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Type B construction joint in Australian Standards

Type B construction joint in Australian Standards

Type B construction joint in Australian Standards


NZS has quite a clear definition on the requirements of a construction joint. Typically a Type B construction joints (where it is necessary to develop shear friction across the joint) are specified and NZS 3109 has clear definition of what a type B CJ is, and how the contractor is to create a type B CJ (green cutting, roughened to a full amplitude of not less than 5mm). ACI has a similar clause.

Is there an equivalent in Australian Standards?

RE: Type B construction joint in Australian Standards

I don't think Australian standards recognize the concept of shear friction.

RE: Type B construction joint in Australian Standards


How do engineers specify the CJ requirements, other than "intentionally roughened"? Even with reinforcement tying two separate pours together I would still expect the surface to be roughened, not smooth.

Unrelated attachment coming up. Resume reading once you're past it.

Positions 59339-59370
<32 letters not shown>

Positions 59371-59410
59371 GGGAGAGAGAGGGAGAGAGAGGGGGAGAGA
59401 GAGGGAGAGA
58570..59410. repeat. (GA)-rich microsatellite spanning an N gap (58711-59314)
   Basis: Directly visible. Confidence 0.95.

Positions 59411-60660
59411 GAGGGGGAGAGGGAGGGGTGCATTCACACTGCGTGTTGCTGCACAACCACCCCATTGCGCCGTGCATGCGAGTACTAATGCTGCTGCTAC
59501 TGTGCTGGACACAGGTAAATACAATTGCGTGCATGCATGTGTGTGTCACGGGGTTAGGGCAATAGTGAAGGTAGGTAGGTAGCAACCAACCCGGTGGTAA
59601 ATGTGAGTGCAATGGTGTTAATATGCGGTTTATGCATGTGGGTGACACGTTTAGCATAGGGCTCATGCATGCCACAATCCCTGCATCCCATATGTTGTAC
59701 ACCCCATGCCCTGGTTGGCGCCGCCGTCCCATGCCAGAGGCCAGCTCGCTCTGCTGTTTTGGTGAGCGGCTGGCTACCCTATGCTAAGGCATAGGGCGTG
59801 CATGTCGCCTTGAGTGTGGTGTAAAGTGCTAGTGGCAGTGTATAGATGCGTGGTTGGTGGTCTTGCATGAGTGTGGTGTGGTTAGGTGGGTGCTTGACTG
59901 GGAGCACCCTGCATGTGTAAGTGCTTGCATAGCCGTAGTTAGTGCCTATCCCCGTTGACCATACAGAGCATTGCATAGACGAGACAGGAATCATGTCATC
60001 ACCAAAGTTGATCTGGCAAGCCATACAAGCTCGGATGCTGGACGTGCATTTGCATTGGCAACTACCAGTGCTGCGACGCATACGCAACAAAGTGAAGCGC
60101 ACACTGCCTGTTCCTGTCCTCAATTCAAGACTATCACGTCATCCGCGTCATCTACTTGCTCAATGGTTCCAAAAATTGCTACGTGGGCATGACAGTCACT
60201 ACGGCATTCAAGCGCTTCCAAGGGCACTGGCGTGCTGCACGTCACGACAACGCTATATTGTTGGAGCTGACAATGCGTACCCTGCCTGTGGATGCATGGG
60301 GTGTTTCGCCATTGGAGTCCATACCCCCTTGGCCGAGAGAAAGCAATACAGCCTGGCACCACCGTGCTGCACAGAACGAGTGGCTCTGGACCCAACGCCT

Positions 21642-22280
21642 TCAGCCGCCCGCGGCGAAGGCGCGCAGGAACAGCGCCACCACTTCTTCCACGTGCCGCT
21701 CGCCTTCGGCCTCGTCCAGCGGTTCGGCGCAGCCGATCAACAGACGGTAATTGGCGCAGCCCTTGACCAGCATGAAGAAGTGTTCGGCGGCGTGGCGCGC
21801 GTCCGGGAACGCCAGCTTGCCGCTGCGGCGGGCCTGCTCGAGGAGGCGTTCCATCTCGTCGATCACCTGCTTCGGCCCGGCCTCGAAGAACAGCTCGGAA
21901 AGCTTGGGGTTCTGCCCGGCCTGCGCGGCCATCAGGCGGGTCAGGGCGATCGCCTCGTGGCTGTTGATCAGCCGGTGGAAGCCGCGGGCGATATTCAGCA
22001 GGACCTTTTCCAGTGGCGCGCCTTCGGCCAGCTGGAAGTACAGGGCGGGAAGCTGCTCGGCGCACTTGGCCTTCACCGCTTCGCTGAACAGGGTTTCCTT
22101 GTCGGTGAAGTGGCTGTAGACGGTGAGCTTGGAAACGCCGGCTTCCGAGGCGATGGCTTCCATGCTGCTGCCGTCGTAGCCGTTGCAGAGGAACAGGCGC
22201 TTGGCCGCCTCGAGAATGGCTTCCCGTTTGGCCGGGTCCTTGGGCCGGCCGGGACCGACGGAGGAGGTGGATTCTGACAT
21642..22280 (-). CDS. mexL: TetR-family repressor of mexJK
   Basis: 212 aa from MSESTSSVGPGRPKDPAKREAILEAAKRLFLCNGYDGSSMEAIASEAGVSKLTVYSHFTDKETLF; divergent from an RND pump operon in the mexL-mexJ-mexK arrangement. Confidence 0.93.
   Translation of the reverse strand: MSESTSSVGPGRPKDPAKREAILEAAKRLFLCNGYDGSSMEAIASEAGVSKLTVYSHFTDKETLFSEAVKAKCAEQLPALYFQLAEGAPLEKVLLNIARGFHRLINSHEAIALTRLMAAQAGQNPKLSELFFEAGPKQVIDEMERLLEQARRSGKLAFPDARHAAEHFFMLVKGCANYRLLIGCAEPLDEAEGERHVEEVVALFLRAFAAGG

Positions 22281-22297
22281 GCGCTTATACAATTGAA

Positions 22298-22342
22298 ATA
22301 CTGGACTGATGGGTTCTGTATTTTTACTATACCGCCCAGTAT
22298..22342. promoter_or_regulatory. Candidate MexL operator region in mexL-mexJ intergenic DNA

RE: Type B construction joint in Australian Standards

For bridges, there is a TfNSW technical direction (B80) that spells out the requirements for construction joints:
Deliberately roughen the surface of concrete at construction joints to a pronounced profile with a surface roughness not less than 3 mm. Remove loose aggregate particles and laitance.

I believe in the AASHTO bridge code it is specified as 1/4" roughness.

I'm not sure how it is normally specified in the building world.

@hokie66, I disagree. What about the shear friction provisions in AS 3600 and AS 5100.5?

RE: Type B construction joint in Australian Standards

Does section 8.4 technically cover shear friction? It's only mentioned in the context of composite beams, and doesn't give any guidance on construction joint standards, but the theory seems to be there.


Why yes, I do in fact have no idea what I'm talking about

RE: Type B construction joint in Australian Standards

Now I see where you're coming from. Agree that Section 8.4 is mainly written in the context of composite beams, but in the past I and others in my office have relied on it in other situations that you might describe as shear friction. E.g., checking for potential planes of shear failure in plain concrete, joints subject to external post-tensioning but otherwise unreinforced, etc.

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